Discrimination questions – asking and responding

Topic Index
Overview
Questions about discrimination
Questions about equal pay and contractual terms and conditions
Resources: asking discrimination questions

Overview


  • Employees who want to find out whether they’ve been subject to discrimination can ask their employer questions about this. There is no longer a statutory questionnaire for these purposes; this was abolished in April 2014. It was replaced by a more informal process supplemented by ACAS guidance.
  • Employers are under no legal obligation to respond to such questions from employees and tribunals are not entitled to draw adverse inferences from either a failure to respond or from an equivocal or evasive response. However an employer’s failure to respond may be considered as a contributory factor by a tribunal when making its overall decision on a claim.
  • It is important to note that the April 2014 change only removed the statutory procedural mechanism - not the scope for establishing facts about whether discrimination, harassment or victimisation under the Equality Act has occurred.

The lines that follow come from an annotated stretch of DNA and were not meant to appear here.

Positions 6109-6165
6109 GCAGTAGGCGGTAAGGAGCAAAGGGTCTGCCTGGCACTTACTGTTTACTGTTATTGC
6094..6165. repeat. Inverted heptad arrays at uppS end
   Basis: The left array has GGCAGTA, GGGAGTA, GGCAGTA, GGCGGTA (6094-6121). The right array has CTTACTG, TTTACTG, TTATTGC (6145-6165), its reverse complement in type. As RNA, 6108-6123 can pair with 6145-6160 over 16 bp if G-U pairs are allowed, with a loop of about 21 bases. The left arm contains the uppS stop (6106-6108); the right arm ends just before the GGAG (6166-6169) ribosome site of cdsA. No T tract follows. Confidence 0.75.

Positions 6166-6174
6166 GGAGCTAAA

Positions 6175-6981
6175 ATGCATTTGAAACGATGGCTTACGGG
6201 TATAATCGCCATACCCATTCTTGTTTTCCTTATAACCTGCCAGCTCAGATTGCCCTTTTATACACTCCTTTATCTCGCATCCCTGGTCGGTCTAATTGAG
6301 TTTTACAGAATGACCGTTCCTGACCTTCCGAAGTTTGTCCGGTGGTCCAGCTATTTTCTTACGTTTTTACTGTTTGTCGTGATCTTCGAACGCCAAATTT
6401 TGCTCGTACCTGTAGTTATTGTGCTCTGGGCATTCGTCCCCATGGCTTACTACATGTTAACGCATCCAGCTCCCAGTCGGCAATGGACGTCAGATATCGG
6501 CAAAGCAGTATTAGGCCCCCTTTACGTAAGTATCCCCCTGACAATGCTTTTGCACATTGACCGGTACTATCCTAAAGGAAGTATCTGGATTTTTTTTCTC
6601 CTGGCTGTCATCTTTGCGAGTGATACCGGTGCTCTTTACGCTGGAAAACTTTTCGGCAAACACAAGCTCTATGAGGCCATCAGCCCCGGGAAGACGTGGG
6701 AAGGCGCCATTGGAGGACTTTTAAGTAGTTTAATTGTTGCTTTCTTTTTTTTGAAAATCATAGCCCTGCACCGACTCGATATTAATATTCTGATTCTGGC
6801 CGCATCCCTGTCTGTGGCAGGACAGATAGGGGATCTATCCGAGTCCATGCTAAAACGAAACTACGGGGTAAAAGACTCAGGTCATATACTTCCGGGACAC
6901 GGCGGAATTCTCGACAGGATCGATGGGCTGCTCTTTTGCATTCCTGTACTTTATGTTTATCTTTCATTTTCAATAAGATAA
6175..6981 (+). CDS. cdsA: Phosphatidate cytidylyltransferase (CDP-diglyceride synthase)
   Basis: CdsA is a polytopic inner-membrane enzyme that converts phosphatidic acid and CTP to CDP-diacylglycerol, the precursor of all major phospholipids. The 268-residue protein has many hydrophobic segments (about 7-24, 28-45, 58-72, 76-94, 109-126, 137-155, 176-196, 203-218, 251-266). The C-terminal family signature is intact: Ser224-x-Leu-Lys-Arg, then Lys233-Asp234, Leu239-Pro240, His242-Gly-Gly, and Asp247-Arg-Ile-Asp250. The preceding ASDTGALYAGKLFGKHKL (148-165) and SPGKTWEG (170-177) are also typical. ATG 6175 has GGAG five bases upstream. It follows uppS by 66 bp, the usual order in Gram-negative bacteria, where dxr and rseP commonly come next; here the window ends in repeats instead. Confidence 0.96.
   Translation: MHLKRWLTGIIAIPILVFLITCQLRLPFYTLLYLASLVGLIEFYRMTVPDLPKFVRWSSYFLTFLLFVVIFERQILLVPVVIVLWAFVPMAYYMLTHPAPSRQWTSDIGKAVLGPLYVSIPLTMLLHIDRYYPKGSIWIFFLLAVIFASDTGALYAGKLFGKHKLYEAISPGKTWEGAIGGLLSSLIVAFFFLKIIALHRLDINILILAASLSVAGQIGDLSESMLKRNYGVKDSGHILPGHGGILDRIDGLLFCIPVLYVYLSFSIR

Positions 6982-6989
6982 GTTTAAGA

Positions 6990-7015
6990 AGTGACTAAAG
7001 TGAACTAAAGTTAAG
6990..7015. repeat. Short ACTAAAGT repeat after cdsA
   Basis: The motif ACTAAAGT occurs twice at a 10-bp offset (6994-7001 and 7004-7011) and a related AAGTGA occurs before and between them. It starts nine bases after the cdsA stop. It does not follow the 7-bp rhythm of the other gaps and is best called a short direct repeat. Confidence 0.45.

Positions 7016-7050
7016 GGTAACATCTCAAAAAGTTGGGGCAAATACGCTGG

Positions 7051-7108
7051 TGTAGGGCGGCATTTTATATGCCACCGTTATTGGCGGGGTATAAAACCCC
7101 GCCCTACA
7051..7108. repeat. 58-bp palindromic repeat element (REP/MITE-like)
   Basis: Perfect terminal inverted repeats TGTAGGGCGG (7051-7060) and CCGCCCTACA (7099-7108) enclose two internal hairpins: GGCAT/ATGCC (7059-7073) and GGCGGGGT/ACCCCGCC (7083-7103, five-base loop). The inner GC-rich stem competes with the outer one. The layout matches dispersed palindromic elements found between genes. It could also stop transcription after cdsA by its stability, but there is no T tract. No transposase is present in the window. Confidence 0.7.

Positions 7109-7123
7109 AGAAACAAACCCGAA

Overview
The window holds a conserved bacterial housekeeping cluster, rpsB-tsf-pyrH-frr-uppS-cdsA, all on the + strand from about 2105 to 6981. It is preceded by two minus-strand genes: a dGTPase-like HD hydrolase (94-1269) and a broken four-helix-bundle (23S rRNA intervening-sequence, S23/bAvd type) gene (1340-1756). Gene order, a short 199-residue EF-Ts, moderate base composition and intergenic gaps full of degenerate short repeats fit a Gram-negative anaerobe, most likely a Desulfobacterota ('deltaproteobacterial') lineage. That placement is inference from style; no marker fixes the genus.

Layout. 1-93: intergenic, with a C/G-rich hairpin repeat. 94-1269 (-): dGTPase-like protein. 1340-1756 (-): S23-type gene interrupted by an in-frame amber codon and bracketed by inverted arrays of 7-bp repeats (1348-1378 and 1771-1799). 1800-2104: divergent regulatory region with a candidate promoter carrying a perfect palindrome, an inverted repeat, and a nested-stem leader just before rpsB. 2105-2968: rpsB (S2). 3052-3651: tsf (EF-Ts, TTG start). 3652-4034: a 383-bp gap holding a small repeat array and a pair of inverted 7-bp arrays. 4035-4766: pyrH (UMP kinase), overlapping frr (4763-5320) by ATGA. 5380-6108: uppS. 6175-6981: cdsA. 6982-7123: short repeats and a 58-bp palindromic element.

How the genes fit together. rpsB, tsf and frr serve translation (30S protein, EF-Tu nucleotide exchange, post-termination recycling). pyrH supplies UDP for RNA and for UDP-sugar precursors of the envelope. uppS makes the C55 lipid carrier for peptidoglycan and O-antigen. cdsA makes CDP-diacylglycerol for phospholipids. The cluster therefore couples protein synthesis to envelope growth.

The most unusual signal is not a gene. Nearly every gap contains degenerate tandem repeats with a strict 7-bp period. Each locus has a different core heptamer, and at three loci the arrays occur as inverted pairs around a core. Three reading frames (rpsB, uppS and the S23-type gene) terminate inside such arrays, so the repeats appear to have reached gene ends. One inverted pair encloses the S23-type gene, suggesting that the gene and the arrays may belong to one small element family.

• Employees can now ask questions in any format, at any time. There is no compulsory time frame within which employers must respond. Despite the rigidity of the previous statutory questionnaire, it’s arguable that it did at least provide a degree of certainty with questions usually contained in a single document and with a fixed time frame to work within.
  • Employers now must ensure they keep track of any and all such requests for information and that they consider carefully and respond within a reasonable period to each one.
  • The ACAS guidance explains how jobseekers and employees who think they may have been discriminated against under the Equality Act 2010, can ask questions about what may have happened to them and how employers that receive such requests can/should respond.
  • It includes useful examples and case studies, as well as a template (in Annex 1) for those asking such questions of their employer.
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